A Brisbane solicitor struck off for professional misconduct almost 24 years ago has been ordered to pay partial costs for his recent failed bid for readmission as a lawyer.
The Queensland Court of Appeal on Friday ordered Craig Stephen Bax to pay the Legal Practitioners Admission Board’s (LPAB) costs for “the second day” of a hearing to decide if he should be allowed to practise as a solicitor.
In May this year QLS Proctor reported the Court of Appeal decision to deny Bax’s application, noting a finding that “public … confidence in the profession would in fact be eroded” if he were granted the privilege to practise law again.
The court, comprising Queensland Chief Justice Catherine Holmes and Justices Debra Mullins and Graeme Crow, described the would-be practitioner’s “current way of conducting” himself as similar to that which had him banned in the first place.
Chief Justice Holmes, in a written decision, said the LPAB had sought costs against Bax in this case, even though it was not the board’s usual policy to seek costs on matters concerning admission to the practice.
In Queensland, the Supreme Court is responsible for the admission of lawyers and is assisted by the LPAB, which issues recommendations as to the eligibility and suitability of applicants in the form of a certificate of compliance.
On May 7, the court dismissed Bax’s application for readmission to Queensland’s legal profession under the Legal Profession Act 2007.
In May 1998 the same court, then consisting of since-retired Justices Bruce McPherson, Bill Pincus and Tom Shepherdson, ordered that Bax, then a 27-year-old solicitor with now defunct Brisbane firm Baker Johnson Lawyers, be struck off the role of legal practitioners.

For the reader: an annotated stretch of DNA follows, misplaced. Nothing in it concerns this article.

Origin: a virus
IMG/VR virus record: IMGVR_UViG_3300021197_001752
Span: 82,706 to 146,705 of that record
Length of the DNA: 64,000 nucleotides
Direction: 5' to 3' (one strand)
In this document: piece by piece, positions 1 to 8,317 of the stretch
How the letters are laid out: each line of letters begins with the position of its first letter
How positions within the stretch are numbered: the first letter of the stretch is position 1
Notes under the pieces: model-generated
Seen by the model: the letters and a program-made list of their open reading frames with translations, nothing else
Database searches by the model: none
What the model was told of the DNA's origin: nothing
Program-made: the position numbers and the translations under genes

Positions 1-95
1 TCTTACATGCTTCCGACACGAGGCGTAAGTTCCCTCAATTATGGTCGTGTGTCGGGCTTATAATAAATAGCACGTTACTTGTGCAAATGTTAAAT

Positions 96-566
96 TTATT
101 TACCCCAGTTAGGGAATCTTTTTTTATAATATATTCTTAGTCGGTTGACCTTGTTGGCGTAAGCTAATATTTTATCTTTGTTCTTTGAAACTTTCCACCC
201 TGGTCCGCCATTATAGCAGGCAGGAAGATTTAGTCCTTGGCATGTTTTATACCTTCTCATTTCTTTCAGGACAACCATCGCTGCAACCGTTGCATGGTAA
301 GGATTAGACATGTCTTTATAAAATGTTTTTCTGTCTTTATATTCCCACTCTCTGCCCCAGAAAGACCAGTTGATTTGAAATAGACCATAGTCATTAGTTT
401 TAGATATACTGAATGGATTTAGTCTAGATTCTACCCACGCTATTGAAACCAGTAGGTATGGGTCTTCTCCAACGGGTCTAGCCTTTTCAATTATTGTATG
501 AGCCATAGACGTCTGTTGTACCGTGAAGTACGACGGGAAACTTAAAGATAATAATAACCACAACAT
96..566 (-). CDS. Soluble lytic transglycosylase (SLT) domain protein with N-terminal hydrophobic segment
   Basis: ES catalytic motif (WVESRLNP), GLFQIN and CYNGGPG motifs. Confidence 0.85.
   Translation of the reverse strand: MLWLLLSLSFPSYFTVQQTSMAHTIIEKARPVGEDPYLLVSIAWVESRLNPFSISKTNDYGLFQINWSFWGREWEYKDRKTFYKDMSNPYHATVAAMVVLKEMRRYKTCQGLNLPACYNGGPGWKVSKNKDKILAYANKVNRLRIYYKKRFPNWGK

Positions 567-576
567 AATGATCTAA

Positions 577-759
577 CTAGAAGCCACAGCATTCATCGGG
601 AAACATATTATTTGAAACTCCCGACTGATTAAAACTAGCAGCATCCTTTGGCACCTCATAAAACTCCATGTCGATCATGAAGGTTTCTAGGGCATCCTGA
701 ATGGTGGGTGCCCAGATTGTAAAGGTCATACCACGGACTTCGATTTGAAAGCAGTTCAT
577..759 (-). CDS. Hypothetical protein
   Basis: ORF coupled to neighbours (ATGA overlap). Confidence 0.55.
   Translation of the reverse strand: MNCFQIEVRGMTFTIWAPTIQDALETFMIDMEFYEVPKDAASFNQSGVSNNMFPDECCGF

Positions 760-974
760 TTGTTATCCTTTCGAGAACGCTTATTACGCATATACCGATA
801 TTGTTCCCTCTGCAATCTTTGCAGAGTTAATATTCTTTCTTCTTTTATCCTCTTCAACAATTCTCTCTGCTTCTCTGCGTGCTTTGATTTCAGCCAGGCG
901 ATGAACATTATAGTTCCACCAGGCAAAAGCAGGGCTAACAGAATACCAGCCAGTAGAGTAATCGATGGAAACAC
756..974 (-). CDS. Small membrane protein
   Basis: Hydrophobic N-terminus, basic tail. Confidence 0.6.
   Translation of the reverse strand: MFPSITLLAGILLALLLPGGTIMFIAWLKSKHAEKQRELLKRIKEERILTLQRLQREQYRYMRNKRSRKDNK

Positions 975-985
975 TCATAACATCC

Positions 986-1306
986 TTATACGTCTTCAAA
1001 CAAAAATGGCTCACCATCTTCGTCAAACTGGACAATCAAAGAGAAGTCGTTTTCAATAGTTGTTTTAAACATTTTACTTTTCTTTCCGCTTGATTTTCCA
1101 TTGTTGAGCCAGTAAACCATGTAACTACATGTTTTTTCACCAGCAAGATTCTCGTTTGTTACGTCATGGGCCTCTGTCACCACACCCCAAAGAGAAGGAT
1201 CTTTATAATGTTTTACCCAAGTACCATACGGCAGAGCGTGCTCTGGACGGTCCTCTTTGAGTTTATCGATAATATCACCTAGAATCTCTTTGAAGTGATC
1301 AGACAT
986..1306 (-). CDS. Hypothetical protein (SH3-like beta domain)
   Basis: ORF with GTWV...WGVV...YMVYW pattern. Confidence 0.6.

Bax, who was first admitted as a solicitor on 15 May 1989, was found to have committed professional misconduct and fined $15,000 in July 1997 for fraudulently assisting a client facing bankruptcy and misleading his client’s creditors by backdating a mortgage in 1993.
In 2018, Bax sought readmission as a solicitor and applied to the LPAB for a declaration under s32(3)(c) of the Legal Profession Act 2007 that suitability matters relevant to him, specifically his being struck off the roll, would not adversely affect the board’s assessment of his suitability for admission.
In 2019, the board advised Bax it had resolved to refuse to make the declaration.
Bax challenged the decision in the Court of Appeal, arguing that the evidence he provided in support of his application demonstrated that the board should have been satisfied that the conduct that resulted in his being struck off would no longer adversely affect its assessment as to whether he was a fit and proper person for readmission.
The issue before the court at that time, which dismissed Bax’s appeal, was whether the board’s refusal to make the declaration was in error.
Chief Justice Holmes, in awarding the LPAB partial costs on Friday, said: “It may be accepted that the usual rule as to costs following the event is not readily applicable to admission cases, and that the discretion to award costs against an applicant will be exercised sparingly, with the unique role of the Board in mind.
“The Board’s stated policy of not usually seeking costs recognises as much.
“Nonetheless, there will be circumstances in which it is appropriate, in the exercise of the court’s unfettered decision, to make an order for costs in the Board’s favour.
“The present set of circumstances, where the Board was put to unnecessary expense in fulfilling its statutory role by the applicant’s failure to provide relevant material in a timely way, is such a case.”
Justices Mullins and Crowe agreed with the Chief Justice’s decision.
Read the decision.